Exclusives: Raising Kate
PAW web exclusive column by Kate Swearengen '04 (email@example.com)
5 , 2001:
president, and preacher
addition to the university's sculpture collection is unveiled
By Kate Swearengen '04
On Saturday, November
10, the new statue of John Witherspoon was unveiled. The ceremony
was slated to begin at 4:15, but things ran late. Whether this was
out of deference to Witherspoon descendants who wanted to catch
the last minutes of the Princeton-Yale football game, or whether
the event's organizers just wanted to get their money's worth from
the bagpiper, was unclear.
I am not a Witherspoon
descendent. I am not a bagpipe aficionado, although I admit there
is a place in my heart for men in crisp kilts and tall, white socks.
I don't know anything about Alexander Stoddart, the sculptor responsible
for the work. Basically, I went to the unveiling ceremony on the
off-chance that the 10-foot, 2,750-pound sculpture would fall off
its plinth and crush some of the dignitaries there. Especially P.J.
Kim '01, the young alumni trustee. Because then I could, you know,
Of course, nothing of
the sort happened. The bagpiper ran through a couple of songs, then
disappeared to give his alveoli a rest. President Tilghman spoke
alliteratively of Witherspoon's accomplishments as "patriot,
president, and preacher." Harold Shapiro said something nice
about the University of Paisley, which he had visited over the summer.
Alex MacLennan, assistant principal at the University of Paisley,
said something nice about forging stronger ties between Scotland
and the United States. Another dignitary from the University of
Paisley said the same thing. Alexander Stoddart, blissfully unaware
that his sculpture of John Witherspoon will forever play second
fiddle to Princeton's original green monstrosity, Oval With Points,
said that he was gratified to have been chosen for the assignment.
President Tilghman, taking the microphone again, added that it was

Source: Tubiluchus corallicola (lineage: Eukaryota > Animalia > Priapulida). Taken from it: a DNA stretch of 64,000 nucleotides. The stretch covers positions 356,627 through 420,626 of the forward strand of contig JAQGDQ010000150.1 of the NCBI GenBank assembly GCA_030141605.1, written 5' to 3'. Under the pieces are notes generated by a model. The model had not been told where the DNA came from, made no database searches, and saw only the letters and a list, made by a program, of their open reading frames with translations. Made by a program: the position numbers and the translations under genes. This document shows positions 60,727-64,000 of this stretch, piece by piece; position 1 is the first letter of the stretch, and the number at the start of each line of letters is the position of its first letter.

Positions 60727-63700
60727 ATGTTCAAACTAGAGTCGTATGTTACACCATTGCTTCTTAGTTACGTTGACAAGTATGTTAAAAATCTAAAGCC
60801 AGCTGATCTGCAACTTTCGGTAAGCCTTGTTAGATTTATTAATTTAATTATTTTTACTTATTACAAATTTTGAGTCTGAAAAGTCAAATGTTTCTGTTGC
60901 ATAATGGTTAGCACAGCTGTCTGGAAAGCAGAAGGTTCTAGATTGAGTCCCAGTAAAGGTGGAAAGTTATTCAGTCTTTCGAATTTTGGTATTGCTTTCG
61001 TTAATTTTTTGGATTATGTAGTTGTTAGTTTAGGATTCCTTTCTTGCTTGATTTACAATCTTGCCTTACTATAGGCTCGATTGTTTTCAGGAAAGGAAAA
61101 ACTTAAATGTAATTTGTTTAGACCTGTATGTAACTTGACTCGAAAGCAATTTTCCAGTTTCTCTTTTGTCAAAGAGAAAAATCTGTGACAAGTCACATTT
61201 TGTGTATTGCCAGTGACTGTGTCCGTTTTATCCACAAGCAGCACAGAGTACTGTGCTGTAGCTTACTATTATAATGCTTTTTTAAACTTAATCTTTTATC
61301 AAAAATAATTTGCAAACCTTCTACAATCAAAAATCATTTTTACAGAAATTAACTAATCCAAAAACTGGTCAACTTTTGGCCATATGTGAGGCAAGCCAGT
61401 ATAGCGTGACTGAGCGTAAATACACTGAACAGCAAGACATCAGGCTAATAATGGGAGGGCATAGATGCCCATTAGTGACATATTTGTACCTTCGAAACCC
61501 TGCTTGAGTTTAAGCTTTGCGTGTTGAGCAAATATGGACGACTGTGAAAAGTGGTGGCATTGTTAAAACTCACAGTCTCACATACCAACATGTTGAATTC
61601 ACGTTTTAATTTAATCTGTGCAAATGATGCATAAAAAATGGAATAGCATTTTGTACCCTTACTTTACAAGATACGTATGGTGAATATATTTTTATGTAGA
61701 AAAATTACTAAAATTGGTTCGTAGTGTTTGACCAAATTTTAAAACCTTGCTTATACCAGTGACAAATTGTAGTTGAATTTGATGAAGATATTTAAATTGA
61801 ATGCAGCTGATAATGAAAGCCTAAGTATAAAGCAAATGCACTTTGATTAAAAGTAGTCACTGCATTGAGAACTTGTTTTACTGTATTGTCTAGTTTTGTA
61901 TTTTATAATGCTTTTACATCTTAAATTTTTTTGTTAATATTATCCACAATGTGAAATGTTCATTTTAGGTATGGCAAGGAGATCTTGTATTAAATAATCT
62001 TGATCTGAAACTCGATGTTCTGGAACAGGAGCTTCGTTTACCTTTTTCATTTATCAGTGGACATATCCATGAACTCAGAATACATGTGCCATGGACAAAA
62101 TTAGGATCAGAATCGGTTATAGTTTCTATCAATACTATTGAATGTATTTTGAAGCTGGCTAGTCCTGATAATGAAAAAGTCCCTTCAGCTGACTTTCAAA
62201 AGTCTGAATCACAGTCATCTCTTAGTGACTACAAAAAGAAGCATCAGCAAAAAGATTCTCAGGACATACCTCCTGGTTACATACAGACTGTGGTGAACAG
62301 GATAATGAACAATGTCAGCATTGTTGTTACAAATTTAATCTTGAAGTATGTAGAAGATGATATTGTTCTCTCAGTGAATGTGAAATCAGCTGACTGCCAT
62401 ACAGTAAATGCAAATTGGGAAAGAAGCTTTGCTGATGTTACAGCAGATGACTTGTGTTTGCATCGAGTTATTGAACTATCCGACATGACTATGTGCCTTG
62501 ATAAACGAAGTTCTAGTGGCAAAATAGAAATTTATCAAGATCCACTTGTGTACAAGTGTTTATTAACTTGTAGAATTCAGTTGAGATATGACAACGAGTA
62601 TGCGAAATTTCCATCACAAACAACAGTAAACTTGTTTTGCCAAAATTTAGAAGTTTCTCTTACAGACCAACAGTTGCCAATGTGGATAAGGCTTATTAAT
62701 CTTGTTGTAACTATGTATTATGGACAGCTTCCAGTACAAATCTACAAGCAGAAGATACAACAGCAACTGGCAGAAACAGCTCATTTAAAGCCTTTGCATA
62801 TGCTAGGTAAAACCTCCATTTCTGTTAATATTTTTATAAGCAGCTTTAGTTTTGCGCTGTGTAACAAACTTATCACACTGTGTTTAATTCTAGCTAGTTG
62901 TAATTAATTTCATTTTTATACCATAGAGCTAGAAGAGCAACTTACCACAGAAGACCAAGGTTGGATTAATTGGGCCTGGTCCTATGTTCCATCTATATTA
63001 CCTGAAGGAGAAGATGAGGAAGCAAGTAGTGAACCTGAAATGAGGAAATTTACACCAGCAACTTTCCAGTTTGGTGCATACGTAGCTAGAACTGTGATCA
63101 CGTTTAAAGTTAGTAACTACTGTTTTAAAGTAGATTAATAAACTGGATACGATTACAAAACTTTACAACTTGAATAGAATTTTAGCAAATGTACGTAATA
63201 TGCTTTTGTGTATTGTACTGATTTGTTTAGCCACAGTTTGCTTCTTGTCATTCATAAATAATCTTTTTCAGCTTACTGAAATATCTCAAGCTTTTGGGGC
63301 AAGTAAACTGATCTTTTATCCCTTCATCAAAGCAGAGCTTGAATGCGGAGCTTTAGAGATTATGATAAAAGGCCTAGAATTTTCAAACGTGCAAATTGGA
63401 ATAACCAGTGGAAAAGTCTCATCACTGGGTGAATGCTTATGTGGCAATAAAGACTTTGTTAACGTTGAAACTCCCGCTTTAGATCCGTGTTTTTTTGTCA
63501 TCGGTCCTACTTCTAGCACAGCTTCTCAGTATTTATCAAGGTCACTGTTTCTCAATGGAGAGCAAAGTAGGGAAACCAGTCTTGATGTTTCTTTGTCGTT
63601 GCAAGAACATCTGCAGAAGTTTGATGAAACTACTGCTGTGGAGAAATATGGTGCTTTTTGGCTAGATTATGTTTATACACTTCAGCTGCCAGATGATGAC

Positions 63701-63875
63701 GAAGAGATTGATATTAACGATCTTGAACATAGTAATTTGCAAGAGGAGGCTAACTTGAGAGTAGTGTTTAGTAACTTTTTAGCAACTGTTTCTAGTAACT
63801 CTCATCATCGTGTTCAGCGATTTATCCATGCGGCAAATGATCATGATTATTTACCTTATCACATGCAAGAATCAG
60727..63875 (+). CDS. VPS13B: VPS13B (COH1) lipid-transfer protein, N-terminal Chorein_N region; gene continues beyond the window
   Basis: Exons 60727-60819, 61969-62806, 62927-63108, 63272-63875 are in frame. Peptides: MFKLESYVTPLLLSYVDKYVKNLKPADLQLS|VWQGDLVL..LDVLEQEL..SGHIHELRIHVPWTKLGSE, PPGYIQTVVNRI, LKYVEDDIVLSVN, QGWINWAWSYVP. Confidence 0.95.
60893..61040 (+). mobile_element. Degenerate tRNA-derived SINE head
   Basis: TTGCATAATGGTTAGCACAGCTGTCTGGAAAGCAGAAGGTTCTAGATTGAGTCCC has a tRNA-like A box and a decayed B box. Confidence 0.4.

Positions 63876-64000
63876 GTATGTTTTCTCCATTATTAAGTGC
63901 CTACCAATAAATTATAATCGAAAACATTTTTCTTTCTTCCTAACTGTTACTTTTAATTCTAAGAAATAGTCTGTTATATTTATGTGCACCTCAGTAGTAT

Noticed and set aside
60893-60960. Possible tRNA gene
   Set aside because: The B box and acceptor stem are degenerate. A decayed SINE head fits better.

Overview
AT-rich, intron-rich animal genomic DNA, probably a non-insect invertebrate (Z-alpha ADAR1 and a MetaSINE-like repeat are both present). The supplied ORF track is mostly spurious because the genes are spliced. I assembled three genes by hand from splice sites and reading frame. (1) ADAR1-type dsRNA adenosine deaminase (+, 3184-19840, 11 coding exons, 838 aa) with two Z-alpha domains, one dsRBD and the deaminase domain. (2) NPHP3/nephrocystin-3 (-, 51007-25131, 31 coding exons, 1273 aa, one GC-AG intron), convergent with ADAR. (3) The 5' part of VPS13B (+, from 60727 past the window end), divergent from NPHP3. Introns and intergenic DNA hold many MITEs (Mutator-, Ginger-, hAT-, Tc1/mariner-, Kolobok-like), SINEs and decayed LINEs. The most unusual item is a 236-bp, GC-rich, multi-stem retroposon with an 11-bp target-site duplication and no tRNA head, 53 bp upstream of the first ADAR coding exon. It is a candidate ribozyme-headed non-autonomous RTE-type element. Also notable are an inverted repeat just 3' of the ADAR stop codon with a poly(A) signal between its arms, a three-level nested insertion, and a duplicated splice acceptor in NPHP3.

fitting that the statue of Witherspoon would overlook the University
a man in front of me. "Too bad it's covered in scaffolding."
After concluding her
speech, President Tilghman dispensed red-handled scissors to the
dignitaries who had spoken. The five stood for a picture, grinning
uneasily, their blades poised over the tethers that, when cut, would
remove the black drape that concealed the statue.
don't cut it yet," President Tilghman warned the other four.
"This is just for the picture." They chuckled guiltily.
When the time came to
cut the tethers, a group of moppets dashed out of the crowd and
held the drape away from the base of the statue, like the train
of a wedding dress. Tilghman and company hacked at the ropes with
their scissors, and the drape fell away with a flourish, revealing
a very big, very serious, and very green John Witherspoon.
Although I'm a little
confused as to why John Witherspoon's right index finger is pointed
accusingly towards the University Chapel, I have to admit that the
sculpture is beautiful. Everyone in the crowd seemed to agree. I
think that the man standing next to me, who was particularly vocal
in his admiration, had designed the plinth. In any case, he knew
some unusual facts about the sculpture. For one thing, he disclosed
that the so-called "twin" statue of Witherspoon presented
to the University of Paisley is a full five feet taller than its
he said. "But I think a 10-foot statue is more appropriate
here." He lowered his voice conspiratorially. "You see,
we wanted to elevate the statue of John Witherspoon, to put him
where people can't touch him. That's not because of vandalism; it's
out of respect. Of course, that's not a very politically correct
thing to say these days."
Someone asked him why
he had decided to place the statue in front of East Pyne.
"I was told to
put it here," the man said, smiling forgivingly. "But
this is a nice place for it. It's on the same walkway that leads
to Clio Hall. How is that pronounced, Clee-o or Cly-o?"
He was interrupted by
a sudden eruption of bagpipe music, which signaled that the procession
to MacClean House was beginning. The enticement of refreshments
did not draw the crowd away from the sculpture, though, and the
would-be Pied Piper gave up after a few bars. He tried again some
time later, marching slowly around the statue in an attempt to gain
followers. Eventually, the crowd started to move away. I followed
the group to MacClean House, then doubled back on my bicycle. John
Witherspoon stood impassively in the dusk as two children, striving
mightily to touch his bronze foot, sprang up and down fruitlessly.
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